Economy Benefiting from Home Sales

What's good in residential real estate is usually good for commercial real estate (eventually), and the best thing that can happen on the residential side these days are higher sales that don't feed another bubble.

What’s good in residential real estate is usually good for commercial real estate (eventually), and the best thing that can happen on the residential side these days are higher sales that don’t feed another bubble. As people move into their own homes, neighborhoods stabilize, retail does better, and eventually even office and industrial markets benefit. The National Association of Realtors released its monthly report on existing residential sales on Wednesday, and while one month isn’t enough to call a trend, the March numbers were stronger than expected. People bought houses, and that’s at least one positive economic indicator to balance some of the negative ones lately.

Total existing-home sales of every kind—single-family homes, townhomes, condominiums and co-ops—increased 6.1 percent to an annualized rate of 5.19 million units in March, compared with from 4.89 million in February. That’s the highest annualized rate since September 2013 (when it was also 5.19 million), NAR said, and sales have increased year-over-year for six months in a row. In fact, sales were 10.4 percent above a year ago in March, the highest annual increase since August 2013, which was 10.7 percent. What’s driving the demand spurt?

Buyer optimism might be a factor. Last week the University of Michigan reported that consumer optimism rebounded in early April to its second highest level since 2007. More importantly, optimism has recorded a higher average during the last five months than any time since May 2004. The major exception has been in the expected size of future income gains, the university said. While expected income gains have improved over the recent recession lows, they’re still weak (and for good reason, since increased productivity hasn’t been remotely matched by increased pay for some years now).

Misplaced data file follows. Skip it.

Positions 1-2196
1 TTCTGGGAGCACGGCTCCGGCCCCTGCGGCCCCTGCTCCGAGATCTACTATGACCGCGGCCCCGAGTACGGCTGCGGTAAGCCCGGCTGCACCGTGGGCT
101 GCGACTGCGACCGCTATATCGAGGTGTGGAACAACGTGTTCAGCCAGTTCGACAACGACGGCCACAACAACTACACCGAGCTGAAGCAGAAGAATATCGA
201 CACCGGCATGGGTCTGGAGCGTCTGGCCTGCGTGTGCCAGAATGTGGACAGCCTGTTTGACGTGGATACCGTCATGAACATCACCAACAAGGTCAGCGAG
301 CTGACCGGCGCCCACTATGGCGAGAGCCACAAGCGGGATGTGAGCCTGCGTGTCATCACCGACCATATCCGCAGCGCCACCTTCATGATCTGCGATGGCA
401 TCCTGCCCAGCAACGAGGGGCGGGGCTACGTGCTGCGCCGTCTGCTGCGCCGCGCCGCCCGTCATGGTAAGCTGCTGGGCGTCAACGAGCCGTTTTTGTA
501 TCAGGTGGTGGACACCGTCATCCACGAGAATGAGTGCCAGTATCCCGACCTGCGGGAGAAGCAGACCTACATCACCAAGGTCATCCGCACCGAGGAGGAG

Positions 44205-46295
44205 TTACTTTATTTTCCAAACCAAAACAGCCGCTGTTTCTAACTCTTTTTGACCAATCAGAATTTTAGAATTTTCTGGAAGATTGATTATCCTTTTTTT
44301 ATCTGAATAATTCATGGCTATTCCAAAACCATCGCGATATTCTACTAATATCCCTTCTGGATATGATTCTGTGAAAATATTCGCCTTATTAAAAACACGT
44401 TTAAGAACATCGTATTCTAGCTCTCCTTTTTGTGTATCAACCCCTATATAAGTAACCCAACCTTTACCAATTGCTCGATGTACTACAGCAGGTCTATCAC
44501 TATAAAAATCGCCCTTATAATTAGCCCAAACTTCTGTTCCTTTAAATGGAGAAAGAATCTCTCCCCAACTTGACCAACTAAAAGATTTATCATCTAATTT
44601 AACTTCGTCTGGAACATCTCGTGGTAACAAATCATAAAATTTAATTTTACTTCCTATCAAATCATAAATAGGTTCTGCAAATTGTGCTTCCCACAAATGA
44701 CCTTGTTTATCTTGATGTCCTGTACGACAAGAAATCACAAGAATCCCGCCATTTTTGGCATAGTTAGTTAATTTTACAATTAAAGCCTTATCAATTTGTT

The Realtors also reported another reason for optimism when it comes to the housing market: foreclosures and short sales totaled 10 percent of sales in March, down from 11 percent in February and 14 percent a year ago. Seven percent of March sales were foreclosures and 3 percent were short sales. The lower those numbers go, the better, since they drive prices down. Foreclosures sold for an average discount of 16 percent below market value in March (compared with 17 percent in February), while short sales were also discounted 16 percent (15 percent in February).